Asada Muy Bueno

dining_leostacobarA taco bar named Leo’s sounds less than authentic but it was co-founded by Leonel Espinoza and Maria E. Valencia whose names are associated with La Mission and Cafe el Palomar. The kitchen is larger than the restaurant in this Live Oak establishment, and what it creates is remarkable.

A charbroiled salmon taco ($4) was so loaded with chunks of fish I ate half of it with a fork before I could pick it up. It was topped with fire-roasted salsa, cabbage, cilantro and tomatoes. The Carne Asada Taco ($2.25) was just as large. The pieces of steak were tender, smoky and charred as if barbecued in the traditional manner.

The salsa bar is truly a treat. The coarse, cooked, tomato-based salsa was dotted with blackened bits and cilantro. Another was translucent like a purée of fresh jalapeños. The flavor of the pale orange sauce reminded me of mole, but my favorite was a velvety avocado-colored blend whose texture was soothing, but ignited a fire that built fiercely.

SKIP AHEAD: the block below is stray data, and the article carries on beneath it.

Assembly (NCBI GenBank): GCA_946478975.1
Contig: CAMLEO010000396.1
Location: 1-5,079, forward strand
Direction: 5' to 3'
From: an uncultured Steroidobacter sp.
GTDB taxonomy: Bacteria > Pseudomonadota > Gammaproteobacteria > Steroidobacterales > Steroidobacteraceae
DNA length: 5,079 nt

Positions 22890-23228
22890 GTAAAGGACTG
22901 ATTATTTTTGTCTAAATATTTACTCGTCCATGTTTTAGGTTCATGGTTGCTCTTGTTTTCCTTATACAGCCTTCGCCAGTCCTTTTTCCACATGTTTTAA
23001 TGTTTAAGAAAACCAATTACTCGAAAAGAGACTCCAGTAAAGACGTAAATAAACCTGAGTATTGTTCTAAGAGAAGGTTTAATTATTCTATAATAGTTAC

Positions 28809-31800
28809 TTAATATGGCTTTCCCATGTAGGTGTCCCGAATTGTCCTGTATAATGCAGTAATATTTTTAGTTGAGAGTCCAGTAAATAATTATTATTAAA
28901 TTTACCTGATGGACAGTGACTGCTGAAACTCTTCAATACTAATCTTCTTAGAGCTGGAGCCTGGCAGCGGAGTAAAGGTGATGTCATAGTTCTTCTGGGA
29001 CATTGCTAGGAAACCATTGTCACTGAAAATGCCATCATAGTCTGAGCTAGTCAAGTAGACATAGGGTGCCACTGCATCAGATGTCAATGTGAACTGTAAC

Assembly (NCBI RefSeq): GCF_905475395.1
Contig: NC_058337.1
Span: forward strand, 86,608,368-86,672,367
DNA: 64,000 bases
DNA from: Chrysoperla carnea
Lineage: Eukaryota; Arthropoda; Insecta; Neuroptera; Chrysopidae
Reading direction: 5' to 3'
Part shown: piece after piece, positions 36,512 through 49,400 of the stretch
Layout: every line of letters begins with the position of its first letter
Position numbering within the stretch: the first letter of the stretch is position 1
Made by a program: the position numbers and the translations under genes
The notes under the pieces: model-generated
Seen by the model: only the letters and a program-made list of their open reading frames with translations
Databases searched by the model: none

The menu says that the double-tortilla California BIG Burrito ($9.95), stuffed with super burrito ingredients and french fries serves two, but I’m betting it serves more. A regular burrito was large enough to satisfy both my husband and me. This fat Chile Verde Burrito ($5.95) weighed in at one and three-quarter pounds and was packed with rice, beans, fresh salsa and big tender cubes of pork.

A quart of Pozole ($6.95) came with sides of cabbage, limes, oregano and salsa fresca. This Pre-Columbian ceremonial soup contained large grains of hominy, giving the mildly spicy tomato-based broth a masa-like flavor. Deep in the bowl were huge chunks of fall-apart pork.

Lunch and dinner “specials” ($5.95 to $6.50) are served with rice and beans, as are most kids’ meals ($3.95). | KP

Leo’s Taco Bar, 1710 Brommer St., Santa Cruz, 465-1105. No alcohol. Open Monday through Saturday 9 a.m. to 9 p.m., and Sunday 9 a.m. to 8 p.m.


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